The Repair House Review: Fixer Upper

by Mirkat_FS
1 comment

Made by the original creator of PC Building Simulator, Claudiu Kiss – The Repair House is an object restoration sim where you run your own independent restoration business and tend to the endless requests of your customers, that can’t do so much as use a screwdriver.

Starting modestly in your barren workspace with nothing more than a workbench, a phone (rotary, I hasten to add), and some notebooks. There’s a lot of laborious work to do in order to earn the big bucks.

Early stage gameplay consists of nothing other that accepting orders from the phone, ordering parts, waiting for the delivery, and fixing the item in question. In order to replace the part, you simply click on a part before it miraculously unscrews itself las though animated by some kind of ghostly force. Follow this through until you reach the piece that needs replacing and then put it back together. It is surprisingly simple – until you put a piece in before another particular piece and then you have to take it apart again. This occurs a lot more often than I would care to admit.

The Repair House Catalog

This process seems like the epitome of mundane in the early stages and you never once so much as see a customer face to face – although in this day and age, some might argue that that’s a good thing.

The payout from repairing these belongings is not especially fruitful, and you find yourself laboriously doing the same kind of orders over and over again to try and scrape enough for the new tools – that’s if rent day doesn’t sneak up on you, suddenly losing all your hard worked earnings in one fell swoop.

From level 10, you are given secondary objectives which set out certain conditions that must be met for the order to be completed. Dictating that you must only use parts that are of perfect quality, or that the paint finish must be the same exact shade of Rosso Corsa as a Ferrari straight off the forecourt.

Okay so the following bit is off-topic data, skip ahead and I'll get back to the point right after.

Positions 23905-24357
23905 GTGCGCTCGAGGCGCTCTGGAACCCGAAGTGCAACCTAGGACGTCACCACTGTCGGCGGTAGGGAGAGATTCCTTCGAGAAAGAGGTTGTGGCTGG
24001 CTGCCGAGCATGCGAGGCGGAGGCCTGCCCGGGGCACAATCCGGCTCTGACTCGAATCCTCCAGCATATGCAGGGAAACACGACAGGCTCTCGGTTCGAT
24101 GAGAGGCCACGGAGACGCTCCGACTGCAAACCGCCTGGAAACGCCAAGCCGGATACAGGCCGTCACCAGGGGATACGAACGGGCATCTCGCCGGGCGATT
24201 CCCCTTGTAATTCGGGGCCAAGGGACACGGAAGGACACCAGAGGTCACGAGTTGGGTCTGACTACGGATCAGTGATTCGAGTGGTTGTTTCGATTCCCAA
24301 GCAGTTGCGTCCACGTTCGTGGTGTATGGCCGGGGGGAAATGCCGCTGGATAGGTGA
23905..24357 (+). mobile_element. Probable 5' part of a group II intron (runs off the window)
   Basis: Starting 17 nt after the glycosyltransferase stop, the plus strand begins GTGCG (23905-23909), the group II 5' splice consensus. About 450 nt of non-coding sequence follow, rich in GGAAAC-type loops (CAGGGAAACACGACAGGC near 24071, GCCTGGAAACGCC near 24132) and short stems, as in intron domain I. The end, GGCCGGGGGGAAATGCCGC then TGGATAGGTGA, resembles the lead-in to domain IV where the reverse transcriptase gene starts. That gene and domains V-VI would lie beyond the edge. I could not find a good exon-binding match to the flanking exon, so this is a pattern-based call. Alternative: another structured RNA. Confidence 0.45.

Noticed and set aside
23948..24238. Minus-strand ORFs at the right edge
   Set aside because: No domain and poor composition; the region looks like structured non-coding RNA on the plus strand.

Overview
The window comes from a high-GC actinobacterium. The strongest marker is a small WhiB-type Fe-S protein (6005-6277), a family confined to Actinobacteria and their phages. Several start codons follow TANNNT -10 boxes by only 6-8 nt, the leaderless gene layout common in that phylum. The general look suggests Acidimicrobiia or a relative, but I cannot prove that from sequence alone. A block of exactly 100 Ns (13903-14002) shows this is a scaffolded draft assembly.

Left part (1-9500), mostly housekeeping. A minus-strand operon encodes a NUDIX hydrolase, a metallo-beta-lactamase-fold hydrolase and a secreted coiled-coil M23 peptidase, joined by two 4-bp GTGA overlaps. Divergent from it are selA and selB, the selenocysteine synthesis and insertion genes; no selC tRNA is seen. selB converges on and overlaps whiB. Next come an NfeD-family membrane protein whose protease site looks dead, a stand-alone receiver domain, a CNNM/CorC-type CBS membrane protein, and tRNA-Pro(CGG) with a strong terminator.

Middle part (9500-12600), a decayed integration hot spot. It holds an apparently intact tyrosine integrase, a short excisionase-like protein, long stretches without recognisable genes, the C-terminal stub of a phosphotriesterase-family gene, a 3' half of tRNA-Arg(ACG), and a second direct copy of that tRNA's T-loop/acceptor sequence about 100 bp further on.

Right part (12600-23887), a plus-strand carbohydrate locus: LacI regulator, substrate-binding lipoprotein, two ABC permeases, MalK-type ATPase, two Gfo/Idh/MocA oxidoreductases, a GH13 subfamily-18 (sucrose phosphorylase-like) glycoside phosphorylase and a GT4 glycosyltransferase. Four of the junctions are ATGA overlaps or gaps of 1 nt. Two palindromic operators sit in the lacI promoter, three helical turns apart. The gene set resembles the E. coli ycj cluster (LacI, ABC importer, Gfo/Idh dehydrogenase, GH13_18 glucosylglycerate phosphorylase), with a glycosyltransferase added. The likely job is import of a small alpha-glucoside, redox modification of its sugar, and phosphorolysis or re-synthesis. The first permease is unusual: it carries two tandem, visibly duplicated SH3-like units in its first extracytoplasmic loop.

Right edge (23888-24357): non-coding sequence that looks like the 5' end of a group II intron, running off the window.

The Repair House

These secondary objectives are both a blessing and a curse. I was so grateful when there was finally another goal to meet but there was one particular glitch that kept tripping me up. As you can see from the picture below, the secondary objective stated that the condition of parts used should be in perfect condition. “Fair enough”, I thought to myself – If I’m going to replace a part for a customer then I would expect it to be in perfect condition.

However, after replacing the part, the secondary objective still shows that it’s not completed, which, if you’re a complete doofus like me and didn’t realise initially, you then end up blowing my budget repairing the entire item to perfect condition – just in case.

Okay, so it wasn’t game breaking by any stretch but without the ability to get a bank loan, money was tight and I ended up recycling everything in my inventory in order to raise some much needed cash. I was soon $153 richer and on a mission.

The Repair House

I went to the flea market to see if I could restore an item for a decent return. The Game Jam ES console set me back a mere $25.50 – Bargain. The remaining parts cost around $100 to source, before washing, sandblasting, and painting which cost another $115. Total outlay was a shocking $240.50 for an item that I later found out sold for $172.65. Bargain Hunting did not work in my favour and the general consensus seems to be similar.

At level 20, garages occasionally spring up on the map. These garage give you the ability to peruse a person’s belongings and make offers on the items you want to keep, to either restore or use for parts. Unfortunately, I don’t feel like they really added much to the gameplay. This is mostly due to the fact that the economy in The Repair House just doesn’t seem to work as well as it should.

The Repair House

The Repair House overall thoughts

The Repair House offers players a relatively chill experience in repairing a large variety of items, whether it be toys, machinery, or technology. Painting and sandblasting is an enjoyable experience, as is the repairing itself. Unfortunately, the overall shopping experience using the notebooks leaves a lot to be desired and the in game economy really doesn’t do itself any favours, either. The Repair House would do well to check itself in for refurbishment.

Check out The Repair House on Steam here. You can also read more of our games reviews here.

You may also like

1 comment

The Finals - Open Beta - Ninja Refinery October 27, 2023 - 9:00 pm

[…] impressions are that it looks fantastic, runs really well, and the massive destruction of buildings as you’re trying to survive and get that money banked, is fun and frantic. I need to play more […]


Leave a Comment